Illuminated hull of the wreck.

Vrouw Maria

The site is located in the waters of Trunsjö Village in the city of Pargas (Parainen), within the restricted area of the Archipelago Sea National Park's Natura zone. Landing, movement, and scuba diving are prohibited throughout the year without permission from Metsähallitus (Finnish Forest Administration). The wreck has a protected area designated under the Antiquities Act, centered on the island of Namnlösan. Diving and anchoring within the protected area are prohibited without permission from the Finnish Heritage Agency. The diameter of the protected area is 1500 meters, and it is marked on nautical charts. The wreck is situated southeast of Namnlösan island. The water area is managed by Metsähallitus.

The wreck is located in a small depression surrounded by rocky islets, with a depth of approximately 40 meters. The wreck has settled on its keel, and most of its hull is still visible. The hull is very well-preserved, and the lower parts of the two masts are still standing. It measures about 26 meters in length and seven meters in width. The upper parts of the three-part masts have fallen on the starboard side of the wreck. There are detached structural elements and rigging pieces on the deck. The bowsprit has fallen to the seabed next to the bow structure. The interior of the wreck reveals cargo hold, stern cabin, and galley.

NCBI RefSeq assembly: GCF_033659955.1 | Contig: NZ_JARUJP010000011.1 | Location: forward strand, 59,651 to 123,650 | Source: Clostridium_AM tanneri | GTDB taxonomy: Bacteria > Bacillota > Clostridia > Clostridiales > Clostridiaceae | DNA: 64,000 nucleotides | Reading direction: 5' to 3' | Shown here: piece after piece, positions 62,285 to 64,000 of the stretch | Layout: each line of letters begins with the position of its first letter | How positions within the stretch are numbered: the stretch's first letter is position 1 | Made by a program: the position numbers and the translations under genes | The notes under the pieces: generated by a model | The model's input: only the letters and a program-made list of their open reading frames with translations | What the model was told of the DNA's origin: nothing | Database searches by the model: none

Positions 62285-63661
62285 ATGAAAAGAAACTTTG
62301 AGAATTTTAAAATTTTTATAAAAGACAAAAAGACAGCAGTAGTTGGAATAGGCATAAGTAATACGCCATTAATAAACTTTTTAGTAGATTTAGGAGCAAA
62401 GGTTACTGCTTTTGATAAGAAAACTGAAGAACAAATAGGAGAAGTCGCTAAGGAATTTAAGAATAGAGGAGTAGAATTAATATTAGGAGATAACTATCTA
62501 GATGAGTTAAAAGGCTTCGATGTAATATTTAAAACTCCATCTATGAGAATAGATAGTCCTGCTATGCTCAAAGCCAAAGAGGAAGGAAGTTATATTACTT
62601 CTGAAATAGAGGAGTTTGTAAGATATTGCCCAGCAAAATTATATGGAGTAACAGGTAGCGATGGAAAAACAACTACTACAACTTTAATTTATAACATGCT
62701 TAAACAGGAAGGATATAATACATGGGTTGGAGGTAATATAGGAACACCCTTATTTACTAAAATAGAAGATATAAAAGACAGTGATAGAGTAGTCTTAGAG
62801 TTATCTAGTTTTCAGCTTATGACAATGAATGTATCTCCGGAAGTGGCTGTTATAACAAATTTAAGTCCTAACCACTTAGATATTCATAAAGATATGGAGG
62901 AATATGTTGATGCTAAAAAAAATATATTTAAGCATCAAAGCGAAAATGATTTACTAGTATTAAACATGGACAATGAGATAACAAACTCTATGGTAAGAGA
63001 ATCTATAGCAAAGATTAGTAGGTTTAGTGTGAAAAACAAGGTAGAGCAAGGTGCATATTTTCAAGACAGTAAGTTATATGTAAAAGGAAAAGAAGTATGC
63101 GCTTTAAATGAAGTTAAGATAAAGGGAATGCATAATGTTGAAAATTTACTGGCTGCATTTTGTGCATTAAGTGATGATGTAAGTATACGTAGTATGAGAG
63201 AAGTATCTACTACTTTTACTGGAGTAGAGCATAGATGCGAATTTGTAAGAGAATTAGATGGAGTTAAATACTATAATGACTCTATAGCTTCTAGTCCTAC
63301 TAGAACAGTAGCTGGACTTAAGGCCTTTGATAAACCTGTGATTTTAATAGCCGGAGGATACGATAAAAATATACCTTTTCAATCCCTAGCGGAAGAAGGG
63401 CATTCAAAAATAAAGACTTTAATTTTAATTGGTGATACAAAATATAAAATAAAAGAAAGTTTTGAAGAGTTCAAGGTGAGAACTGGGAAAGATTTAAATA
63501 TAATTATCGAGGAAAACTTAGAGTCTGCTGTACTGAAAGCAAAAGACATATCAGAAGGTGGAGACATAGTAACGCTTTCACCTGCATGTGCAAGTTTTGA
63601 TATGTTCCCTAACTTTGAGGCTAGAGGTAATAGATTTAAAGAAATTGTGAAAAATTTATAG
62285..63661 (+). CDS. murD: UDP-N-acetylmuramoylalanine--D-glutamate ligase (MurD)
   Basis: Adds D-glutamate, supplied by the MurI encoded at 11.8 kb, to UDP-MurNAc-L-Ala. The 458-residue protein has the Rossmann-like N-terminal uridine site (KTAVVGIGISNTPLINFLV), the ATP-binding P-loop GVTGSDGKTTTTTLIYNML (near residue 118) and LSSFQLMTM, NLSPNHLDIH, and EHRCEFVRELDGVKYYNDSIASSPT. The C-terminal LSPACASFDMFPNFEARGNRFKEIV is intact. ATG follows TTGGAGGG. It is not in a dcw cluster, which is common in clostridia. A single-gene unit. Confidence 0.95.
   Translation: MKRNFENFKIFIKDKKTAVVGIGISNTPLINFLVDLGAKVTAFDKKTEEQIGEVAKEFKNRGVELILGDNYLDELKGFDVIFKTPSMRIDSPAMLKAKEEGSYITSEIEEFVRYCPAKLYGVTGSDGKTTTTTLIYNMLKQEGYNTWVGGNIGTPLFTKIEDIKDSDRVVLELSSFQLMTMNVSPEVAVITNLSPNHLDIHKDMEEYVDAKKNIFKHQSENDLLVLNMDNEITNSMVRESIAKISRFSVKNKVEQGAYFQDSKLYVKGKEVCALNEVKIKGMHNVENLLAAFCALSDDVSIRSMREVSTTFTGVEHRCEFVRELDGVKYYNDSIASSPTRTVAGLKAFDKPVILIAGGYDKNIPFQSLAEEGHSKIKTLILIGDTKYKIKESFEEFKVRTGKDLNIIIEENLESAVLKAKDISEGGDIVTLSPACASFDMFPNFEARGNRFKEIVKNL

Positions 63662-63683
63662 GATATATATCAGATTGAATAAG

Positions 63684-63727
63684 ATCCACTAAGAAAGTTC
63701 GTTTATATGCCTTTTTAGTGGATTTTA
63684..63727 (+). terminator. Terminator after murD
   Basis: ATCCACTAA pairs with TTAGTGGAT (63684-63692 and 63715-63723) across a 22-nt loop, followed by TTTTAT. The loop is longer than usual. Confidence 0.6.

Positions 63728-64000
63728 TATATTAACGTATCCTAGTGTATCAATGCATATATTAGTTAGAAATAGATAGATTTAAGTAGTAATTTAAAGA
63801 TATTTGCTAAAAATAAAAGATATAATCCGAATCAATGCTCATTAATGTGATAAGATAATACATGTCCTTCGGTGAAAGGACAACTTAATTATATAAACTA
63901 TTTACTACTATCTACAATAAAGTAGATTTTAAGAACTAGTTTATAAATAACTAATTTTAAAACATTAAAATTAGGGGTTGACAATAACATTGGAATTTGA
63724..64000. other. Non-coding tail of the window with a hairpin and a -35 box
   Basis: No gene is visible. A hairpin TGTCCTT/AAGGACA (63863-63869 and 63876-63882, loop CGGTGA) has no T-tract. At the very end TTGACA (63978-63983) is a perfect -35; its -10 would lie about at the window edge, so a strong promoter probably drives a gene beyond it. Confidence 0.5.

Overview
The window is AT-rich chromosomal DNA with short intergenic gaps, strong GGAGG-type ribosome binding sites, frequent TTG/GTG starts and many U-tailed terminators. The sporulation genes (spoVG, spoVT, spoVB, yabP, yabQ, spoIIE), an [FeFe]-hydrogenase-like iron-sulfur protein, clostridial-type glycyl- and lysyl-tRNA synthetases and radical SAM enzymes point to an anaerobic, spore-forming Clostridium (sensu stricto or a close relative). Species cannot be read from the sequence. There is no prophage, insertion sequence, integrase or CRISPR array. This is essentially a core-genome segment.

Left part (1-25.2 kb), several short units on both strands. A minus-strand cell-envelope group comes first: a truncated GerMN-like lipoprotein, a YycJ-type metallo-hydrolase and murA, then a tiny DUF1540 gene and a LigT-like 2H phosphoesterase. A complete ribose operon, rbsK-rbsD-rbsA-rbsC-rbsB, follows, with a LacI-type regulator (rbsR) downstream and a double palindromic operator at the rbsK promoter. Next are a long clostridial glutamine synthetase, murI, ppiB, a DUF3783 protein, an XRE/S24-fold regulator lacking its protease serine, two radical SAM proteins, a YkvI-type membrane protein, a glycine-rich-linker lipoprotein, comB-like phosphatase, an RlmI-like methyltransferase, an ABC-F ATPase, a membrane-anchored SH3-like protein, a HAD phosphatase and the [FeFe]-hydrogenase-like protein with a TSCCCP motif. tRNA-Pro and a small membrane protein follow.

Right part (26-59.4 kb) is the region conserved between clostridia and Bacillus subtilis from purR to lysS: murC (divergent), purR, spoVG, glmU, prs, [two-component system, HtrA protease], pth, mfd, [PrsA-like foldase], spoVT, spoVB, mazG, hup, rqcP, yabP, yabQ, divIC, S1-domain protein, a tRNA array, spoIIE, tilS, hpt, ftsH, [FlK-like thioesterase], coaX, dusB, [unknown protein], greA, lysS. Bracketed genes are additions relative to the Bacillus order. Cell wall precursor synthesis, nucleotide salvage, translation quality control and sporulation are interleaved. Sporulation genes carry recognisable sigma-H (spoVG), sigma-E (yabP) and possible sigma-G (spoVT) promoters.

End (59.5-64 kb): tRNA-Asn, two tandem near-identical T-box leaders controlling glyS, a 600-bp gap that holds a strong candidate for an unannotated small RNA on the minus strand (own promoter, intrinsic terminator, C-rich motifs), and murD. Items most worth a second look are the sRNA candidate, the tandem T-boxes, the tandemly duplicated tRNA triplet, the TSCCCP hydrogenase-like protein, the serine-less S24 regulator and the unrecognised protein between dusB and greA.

The wreck is that of a Dutch sailboat named Vrouw Maria, and it holds significant cultural-historical value. In October 1771, Vrouw Maria was en route from Amsterdam to St. Petersburg when it ran aground and sank in a storm, despite rescue efforts, between the nights of October 8 and 9. Most of the ship's cargo, including paintings destined for Empress Catherine the Great, was lost with the vessel. The remaining cargo consisted mainly of typical trade goods of that time, such as foodstuffs, fabrics, and dyes. The entire crew of Vrouw Maria survived the shipwreck. Before the ship sank, the crew managed to save some of the cargo with the help of the local islanders, which was later auctioned in Turku.

Vrouw Maria wreck was investigated in the early 2000s as part of the international MoSS research project, funded by the EU. The wreck was also studied in the Vrouw Maria Underwater project funded by the Ministry of Education and Culture between 2009 and 2012.